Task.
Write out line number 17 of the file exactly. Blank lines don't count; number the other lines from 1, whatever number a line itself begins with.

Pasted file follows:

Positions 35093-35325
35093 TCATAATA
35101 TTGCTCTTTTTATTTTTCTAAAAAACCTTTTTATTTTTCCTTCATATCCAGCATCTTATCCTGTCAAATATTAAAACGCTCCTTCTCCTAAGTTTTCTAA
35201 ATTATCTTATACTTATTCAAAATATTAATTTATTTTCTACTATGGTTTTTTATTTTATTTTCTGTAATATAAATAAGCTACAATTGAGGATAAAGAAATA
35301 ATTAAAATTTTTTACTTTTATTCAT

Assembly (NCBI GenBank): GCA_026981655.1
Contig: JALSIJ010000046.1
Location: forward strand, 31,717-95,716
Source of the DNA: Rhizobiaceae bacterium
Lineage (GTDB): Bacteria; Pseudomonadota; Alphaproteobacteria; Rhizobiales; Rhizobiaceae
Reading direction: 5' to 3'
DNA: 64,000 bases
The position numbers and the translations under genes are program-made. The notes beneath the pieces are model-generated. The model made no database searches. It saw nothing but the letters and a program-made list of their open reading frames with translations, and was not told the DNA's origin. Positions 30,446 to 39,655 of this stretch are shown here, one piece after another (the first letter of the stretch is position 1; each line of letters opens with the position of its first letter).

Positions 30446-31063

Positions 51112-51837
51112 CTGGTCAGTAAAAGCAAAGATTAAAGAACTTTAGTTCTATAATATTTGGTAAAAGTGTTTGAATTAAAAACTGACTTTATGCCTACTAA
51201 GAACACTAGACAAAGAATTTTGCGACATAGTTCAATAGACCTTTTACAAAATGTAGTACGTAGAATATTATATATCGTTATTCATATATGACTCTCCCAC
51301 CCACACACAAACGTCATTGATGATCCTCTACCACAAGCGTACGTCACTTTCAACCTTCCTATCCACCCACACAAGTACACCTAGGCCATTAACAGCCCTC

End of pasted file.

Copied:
51201 GAACACTAGACAAAGAATTTTGCGACATAGTTCAATAGACCTTTTACAAAATGTAGTACGTAGAATATTATATATCGTTATTCATATATGACTCTCCCAC